Each platter of food that arrives at the table outdoes the one that came before. Ripe tomatoes dotted with capers. Grilled eggplant served with mint and vinegar. Crusty bread and golden oil pressed from olives that grew nearby. We’re digging into a midday feast at Alle Due Corti on a quiet street in Lecce, the main city in Salento, which itself is part of the Puglia region on the heel of Italy’s boot.
We’re brought bowls of pasta tossed with chickpeas simmered with onion, carrot, celery, and tomato. I twirl the tagliatelle and take another bite, incredulous that these simple ingredients can taste so good. It’s the magic of cucina de terra—food from the land. The dishes we’re devouring come from recipes that have been handed down in Salento for hundreds of years.
Most of the noodles with the chickpeas are prepared al dente, but some are lightly fried in olive oil to lend a chewier texture. Salento was traditionally very poor, and people couldn’t afford a lot of meat, so the chewier pasta was a sort of stand-in. The family-run restaurant is bringing back these traditional recipes—efforts that have been lauded by UNESCO, legions of food critics, and intrepid travellers Lili Okuyama and Robert Collins.
The two Vancouverites first came to Lecce years ago, promptly fell in love with the city of 100,000, and decided to start Espressino Travel to bring other people along on their favourite Salento adventures. They introduce us to espressino (a small cappuccino special to the region), take us for daily gelato breaks, and show us plenty of Lecce quirk.
That quirk starts with the gorgeous Piazza Sant’Oronzo in the centre of the city. Every day at noon, a recording of opera singer Tito Schipa fills the piazza for a few minutes in honour of the revered performer, who died in 1965. When the mini opera ends, Collins tells us that the statue of St Orontius, towering above us on his podium, has been turned exactly 180 degrees from where he was positioned a century ago. Back in 1901, crews were digging to build a foundation for a bank when they stumbled upon a First Century AD Roman amphitheatre. The bank had to dig elsewhere, but the city got ancient ruins to show off—and the saint got turned around so that he could look over the new piazza built in front of the amphitheatre.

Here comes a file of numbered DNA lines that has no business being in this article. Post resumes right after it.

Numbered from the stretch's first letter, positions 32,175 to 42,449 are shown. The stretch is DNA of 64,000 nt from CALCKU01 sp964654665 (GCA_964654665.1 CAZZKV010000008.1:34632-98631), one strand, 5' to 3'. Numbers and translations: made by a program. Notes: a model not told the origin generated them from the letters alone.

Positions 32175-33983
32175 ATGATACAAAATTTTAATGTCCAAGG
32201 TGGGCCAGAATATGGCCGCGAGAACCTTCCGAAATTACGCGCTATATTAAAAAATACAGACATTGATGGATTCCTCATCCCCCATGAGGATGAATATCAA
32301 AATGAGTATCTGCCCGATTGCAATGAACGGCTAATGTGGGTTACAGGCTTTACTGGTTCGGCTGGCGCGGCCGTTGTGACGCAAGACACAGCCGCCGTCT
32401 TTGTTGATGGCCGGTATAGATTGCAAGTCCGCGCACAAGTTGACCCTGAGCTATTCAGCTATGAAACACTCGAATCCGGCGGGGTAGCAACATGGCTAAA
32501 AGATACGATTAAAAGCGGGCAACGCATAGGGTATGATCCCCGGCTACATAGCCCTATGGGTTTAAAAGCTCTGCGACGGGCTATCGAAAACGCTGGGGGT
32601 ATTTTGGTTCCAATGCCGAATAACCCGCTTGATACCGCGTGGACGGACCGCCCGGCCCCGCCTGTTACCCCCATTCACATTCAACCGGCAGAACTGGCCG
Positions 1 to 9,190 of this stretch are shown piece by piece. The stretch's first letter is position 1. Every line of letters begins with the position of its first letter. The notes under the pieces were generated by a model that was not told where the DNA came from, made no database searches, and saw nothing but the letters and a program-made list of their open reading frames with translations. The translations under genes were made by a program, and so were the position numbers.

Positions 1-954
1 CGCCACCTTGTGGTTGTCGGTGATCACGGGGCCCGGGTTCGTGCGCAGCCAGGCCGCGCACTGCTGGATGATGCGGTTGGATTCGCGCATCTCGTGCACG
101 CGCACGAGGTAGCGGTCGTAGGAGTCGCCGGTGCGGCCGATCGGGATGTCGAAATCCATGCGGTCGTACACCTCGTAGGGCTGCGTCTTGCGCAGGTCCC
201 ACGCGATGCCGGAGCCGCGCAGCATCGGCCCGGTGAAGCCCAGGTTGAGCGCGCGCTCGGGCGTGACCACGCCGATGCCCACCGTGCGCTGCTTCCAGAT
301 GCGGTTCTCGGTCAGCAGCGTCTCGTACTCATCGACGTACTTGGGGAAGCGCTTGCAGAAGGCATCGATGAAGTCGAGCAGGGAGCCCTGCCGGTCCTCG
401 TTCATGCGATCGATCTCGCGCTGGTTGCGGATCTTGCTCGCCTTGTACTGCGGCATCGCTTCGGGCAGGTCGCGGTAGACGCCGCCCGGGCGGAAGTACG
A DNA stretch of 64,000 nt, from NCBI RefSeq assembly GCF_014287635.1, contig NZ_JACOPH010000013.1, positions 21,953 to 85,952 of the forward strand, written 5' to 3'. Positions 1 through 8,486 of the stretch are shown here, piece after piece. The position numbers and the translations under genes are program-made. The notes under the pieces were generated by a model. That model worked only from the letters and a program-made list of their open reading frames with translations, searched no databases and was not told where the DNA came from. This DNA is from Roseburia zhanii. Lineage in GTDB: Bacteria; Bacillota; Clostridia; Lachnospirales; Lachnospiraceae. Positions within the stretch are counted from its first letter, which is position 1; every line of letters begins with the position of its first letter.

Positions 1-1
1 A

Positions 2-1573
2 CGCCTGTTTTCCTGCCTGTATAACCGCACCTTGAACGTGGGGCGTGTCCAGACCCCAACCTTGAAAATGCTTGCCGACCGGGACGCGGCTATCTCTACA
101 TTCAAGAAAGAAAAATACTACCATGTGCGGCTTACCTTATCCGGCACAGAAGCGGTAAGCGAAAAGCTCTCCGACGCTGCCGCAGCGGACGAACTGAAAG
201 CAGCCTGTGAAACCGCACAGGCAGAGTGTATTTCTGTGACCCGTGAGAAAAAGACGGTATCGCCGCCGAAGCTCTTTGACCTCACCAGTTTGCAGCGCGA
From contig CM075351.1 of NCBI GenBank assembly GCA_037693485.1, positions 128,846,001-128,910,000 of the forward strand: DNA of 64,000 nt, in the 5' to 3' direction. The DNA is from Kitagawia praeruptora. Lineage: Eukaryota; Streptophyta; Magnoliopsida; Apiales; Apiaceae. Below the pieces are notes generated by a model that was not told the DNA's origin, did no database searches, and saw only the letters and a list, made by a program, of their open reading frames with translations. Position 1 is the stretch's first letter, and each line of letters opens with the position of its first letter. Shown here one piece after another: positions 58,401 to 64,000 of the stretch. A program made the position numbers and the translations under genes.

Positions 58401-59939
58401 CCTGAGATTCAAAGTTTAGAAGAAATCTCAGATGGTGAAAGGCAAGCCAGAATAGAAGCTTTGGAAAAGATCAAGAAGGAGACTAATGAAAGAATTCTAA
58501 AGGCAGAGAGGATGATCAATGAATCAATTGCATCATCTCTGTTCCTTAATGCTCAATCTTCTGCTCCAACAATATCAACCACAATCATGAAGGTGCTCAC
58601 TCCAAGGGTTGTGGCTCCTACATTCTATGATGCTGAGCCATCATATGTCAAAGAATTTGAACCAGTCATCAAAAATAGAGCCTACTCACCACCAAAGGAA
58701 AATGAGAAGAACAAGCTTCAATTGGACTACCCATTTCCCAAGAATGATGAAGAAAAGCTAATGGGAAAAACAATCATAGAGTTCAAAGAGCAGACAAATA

Collins, originally from London, brings a dry humour to the tour; Okuyama, who speaks fluent Italian, takes care of the translating—people here don’t speak a lot of English. Walking along the narrow streets, Collins points to a phallic symbol on a window grate, signage from the brothel that was once inside. He shows us a chunk of Roman road and tells us that while it was being excavated, crews found a tunnel between a convent and the monastery across the street.
At the Jesuit Church, we hear about an old tax dodge. You had to pay when your building was finished, so the Jesuits (and plenty of others) left the exterior alcove empty of statues to claim the building was incomplete, and therefore avoid paying up. One statue that did make it on the church, a pelican on the top, lost its head to a bolt of lightning a few years ago—perhaps paying a different kind of tax.
Stories abound in Lecce, and we meet one of the best storytellers at Pizza & Co. As we feast on slices with fresh buffalo mozzarella and basil, proprietor Maurizio Ortona tells us how the Margherita pizza was born 200 years ago when Queen Margherita wanted to try tomatoes on the dough that peasants were eating. The cook jazzed it up with the cheese and basil. With Okuyama translating, and giggling, Ortona leads a pizza-making class and shares a few of his tricks: never buy diced tomatoes, don’t work the dough too hard, and, crushing a beloved stereotype, never throw that dough in the air.
In the evening, after another full day of eating, laughing, and exploring Lecce, we join hundreds of locals and a few street performers for the passeggiata. The walkabout is like a mobile meet-and-greet for residents—and also for those of us lucky enough to be visiting, and discovering that the simple things in life are simply better in Lecce.